Particle decay

From Wikipedia, the free encyclopedia
Jump to: navigation, search

Particle decay is the spontaneous process of one elementary particle transforming into other elementary particles. During this process, an elementary particle becomes a different particle with less mass and an intermediate particle such as W boson in muon decay. The intermediate particle then transforms into other particles. If the particles created are not stable, the decay process can continue.

Particle decay is also used to refer to the decay of some composite particles, such as hadrons. However, the term is not typically used to describe radioactive decay, in which an unstable atomic nucleus is transformed into a lighter nucleus accompanied by the emission of particles or radiation, although the two are conceptually similar.

Note that this article uses natural units, where

Probability of survival and particle lifetime[edit]

Particle decay is a Poisson process, and hence the probability that a particle survives for time t before decaying is given by an exponential distribution whose time constant depends on the particle's velocity:

is the mean lifetime of the particle (when at rest), and
is the Lorentz factor of the particle.

Table of some elementary and composite particle lifetimes[edit]

All data is from the Particle Data Group.

Type Name Symbol Energy (MeV) Mean lifetime
Lepton Electron / Positron 0.511
Muon / Antimuon 105.7
Tau lepton / Antitau 1777
Meson Neutral Pion 135
Charged Pion 139.6
Baryon Proton / Antiproton 938.2
Neutron / Antineutron 939.6
Boson W boson 80,400
Z boson 91,000

Decay rate[edit]

The lifetime of a particle is given by the inverse of its decay rate, , the probability per unit time that the particle will decay. For a particle of a mass M and four-momentum P decaying into particles with momenta , the differential decay rate is given by the general formula (expressing Fermi's golden rule)

n is the number of particles created by the decay of the original,
S is a combinatorial factor to account for indistinguishable final states (see below),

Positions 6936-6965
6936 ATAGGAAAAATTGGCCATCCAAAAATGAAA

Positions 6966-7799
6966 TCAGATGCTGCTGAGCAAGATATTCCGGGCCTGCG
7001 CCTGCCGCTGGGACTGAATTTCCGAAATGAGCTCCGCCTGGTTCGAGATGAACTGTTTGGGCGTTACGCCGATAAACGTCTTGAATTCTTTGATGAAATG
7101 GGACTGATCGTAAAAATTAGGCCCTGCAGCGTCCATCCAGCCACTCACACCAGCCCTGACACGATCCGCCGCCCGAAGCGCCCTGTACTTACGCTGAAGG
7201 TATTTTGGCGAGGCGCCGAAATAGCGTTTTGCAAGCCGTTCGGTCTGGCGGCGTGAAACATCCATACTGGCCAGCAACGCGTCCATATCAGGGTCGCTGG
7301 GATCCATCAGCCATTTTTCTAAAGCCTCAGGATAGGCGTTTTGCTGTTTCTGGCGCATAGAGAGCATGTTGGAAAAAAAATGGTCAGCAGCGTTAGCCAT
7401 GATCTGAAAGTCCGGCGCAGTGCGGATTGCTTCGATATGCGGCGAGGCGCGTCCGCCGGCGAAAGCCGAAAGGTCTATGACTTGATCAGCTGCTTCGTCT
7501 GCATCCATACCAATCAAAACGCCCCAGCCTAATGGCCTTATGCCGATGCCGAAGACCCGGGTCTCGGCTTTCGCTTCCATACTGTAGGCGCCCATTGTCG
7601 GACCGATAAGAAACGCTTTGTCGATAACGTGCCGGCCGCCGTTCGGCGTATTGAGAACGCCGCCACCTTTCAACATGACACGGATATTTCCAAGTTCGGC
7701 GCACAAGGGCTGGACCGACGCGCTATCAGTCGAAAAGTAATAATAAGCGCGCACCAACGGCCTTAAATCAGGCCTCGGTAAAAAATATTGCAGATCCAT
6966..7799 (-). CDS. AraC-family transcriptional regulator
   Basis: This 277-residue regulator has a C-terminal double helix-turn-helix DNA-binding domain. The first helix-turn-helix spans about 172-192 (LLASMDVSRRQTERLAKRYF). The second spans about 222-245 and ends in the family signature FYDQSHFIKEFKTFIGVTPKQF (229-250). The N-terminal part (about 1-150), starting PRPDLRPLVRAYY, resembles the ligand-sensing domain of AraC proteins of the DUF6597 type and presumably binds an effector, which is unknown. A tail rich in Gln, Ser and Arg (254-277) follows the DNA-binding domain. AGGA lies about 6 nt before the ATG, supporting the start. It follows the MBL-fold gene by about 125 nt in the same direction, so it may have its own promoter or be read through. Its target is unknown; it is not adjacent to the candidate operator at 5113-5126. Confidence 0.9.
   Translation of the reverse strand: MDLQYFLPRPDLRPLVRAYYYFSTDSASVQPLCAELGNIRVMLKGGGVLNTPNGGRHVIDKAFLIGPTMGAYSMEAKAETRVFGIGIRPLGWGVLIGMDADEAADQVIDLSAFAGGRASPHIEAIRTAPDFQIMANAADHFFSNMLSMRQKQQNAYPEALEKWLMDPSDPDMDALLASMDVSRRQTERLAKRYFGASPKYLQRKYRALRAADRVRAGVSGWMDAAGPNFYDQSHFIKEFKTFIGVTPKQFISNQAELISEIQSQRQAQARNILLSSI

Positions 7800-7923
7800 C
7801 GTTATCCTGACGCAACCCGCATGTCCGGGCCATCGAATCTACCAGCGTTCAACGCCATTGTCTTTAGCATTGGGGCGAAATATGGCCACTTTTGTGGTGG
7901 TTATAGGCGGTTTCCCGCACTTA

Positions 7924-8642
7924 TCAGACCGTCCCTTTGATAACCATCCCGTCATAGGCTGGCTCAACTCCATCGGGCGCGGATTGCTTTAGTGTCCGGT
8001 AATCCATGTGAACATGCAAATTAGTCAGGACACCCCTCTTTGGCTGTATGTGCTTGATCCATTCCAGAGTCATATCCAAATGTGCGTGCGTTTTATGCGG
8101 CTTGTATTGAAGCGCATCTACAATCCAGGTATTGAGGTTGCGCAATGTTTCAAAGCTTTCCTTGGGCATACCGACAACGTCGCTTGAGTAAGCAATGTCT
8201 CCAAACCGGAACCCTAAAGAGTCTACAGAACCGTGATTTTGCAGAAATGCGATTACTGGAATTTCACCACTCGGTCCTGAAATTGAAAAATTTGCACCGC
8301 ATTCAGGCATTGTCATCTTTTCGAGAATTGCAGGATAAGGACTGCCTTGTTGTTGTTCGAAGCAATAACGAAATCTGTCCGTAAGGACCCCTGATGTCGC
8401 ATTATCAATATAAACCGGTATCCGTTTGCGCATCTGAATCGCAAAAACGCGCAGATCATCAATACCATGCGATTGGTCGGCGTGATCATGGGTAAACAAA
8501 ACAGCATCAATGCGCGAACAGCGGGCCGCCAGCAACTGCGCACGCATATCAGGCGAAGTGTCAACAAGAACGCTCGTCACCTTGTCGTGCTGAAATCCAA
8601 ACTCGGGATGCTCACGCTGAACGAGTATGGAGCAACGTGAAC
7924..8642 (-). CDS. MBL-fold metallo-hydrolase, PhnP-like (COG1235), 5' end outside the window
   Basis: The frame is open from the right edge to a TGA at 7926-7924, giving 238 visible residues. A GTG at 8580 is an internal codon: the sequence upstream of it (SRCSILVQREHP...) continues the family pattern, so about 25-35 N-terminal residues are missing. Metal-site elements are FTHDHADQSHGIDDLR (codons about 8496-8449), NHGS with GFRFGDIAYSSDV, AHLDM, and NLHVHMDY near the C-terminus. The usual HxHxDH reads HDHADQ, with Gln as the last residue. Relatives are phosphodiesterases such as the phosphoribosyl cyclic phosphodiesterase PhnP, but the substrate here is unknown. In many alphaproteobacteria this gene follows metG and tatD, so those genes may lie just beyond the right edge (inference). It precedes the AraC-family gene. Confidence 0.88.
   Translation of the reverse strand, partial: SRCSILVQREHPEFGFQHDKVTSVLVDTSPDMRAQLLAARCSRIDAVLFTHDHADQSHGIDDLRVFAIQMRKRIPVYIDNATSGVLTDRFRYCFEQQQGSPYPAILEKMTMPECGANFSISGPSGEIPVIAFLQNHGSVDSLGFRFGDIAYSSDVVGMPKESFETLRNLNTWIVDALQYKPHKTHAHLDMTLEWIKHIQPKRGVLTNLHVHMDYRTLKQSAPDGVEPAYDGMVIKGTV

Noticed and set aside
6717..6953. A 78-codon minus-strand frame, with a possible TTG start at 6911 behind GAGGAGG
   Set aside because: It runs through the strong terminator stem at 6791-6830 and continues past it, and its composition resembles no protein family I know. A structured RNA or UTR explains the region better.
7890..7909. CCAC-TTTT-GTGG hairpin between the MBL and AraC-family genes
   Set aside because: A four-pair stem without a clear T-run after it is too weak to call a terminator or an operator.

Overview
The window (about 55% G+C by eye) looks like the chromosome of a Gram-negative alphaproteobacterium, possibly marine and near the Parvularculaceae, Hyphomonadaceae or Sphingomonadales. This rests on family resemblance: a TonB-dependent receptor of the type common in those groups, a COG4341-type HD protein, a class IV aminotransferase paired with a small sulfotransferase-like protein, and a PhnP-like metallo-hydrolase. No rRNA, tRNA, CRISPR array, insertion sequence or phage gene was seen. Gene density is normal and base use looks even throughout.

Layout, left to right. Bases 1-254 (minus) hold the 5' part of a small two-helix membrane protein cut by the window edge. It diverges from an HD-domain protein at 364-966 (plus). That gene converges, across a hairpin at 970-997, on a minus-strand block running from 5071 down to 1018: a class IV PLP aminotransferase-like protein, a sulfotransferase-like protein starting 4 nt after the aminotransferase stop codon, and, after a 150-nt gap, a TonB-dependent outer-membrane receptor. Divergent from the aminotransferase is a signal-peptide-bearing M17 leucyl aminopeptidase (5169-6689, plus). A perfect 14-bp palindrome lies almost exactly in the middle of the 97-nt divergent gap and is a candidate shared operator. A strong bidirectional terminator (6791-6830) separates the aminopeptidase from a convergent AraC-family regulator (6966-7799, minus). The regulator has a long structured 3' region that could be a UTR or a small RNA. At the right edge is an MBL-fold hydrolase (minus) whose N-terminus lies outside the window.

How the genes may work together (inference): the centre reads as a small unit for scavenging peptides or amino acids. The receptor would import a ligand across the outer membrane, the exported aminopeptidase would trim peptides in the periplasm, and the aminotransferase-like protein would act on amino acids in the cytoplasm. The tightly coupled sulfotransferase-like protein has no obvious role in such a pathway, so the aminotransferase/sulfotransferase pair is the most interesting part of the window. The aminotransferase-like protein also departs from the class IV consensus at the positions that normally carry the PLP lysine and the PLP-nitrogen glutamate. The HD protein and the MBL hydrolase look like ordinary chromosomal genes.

is the invariant matrix element or amplitude connecting the initial state to the final state (usually calculated using Feynman diagrams),
is an element of the phase space, and
is the four-momentum of particle i.

The factor S is given by

m is the number of sets of indistinguishable particles in the final state, and
is the number of particles of type j, so that .

The phase space can be determined from

is a four-dimensional Dirac delta function,
is the (three-)momentum of particle i, and
is the energy of particle i.

One may integrate over the phase space to obtain the total decay rate for the specified final state.

If a particle has multiple decay branches or modes with different final states, its full decay rate is obtained by summing the decay rates for all branches. The branching ratio for each mode is given by its decay rate divided by the full decay rate.

Two-body decay[edit]

In the Center of Momentum Frame, the decay of a particle into two equal mass particles results in them being emitted with an angle of 180° between them.
...while in the Lab Frame the parent particle is probably moving at a speed close to the speed of light so the two emitted particles would come out at angles different from those in the center of momentum frame.

Decay rate[edit]

Say a parent particle of mass M decays into two particles, labeled 1 and 2. In the rest frame of the parent particle,

which is obtained by requiring that four-momentum be conserved in the decay, i.e.

Also, in spherical coordinates,

Using the delta function to perform the and integrals in the phase-space for a two-body final state, one finds that the decay rate in the rest frame of the parent particle is

From two different frames[edit]

The angle of an emitted particle in the lab frame is related to the angle it has emitted in the center of momentum frame by the equation

3-body decay[edit]

The phase space element of one particle decaying into three is

Complex mass and decay rate[edit]

The mass of an unstable particle is formally a complex number, with the real part being its mass in the usual sense, and the imaginary part being its decay rate in natural units. When the imaginary part is large compared to the real part, the particle is usually thought of as a resonance more than a particle. This is because in quantum field theory a particle of mass M (a real number) is often exchanged between two other particles when there is not enough energy to create it, if the time to travel between these other particles is short enough, of order 1/M, according to the uncertainty principle. For a particle of mass , the particle can travel for time 1/M, but decays after time of order of . If then the particle usually decays before it completes its travel.[1]

See also[edit]


External links[edit]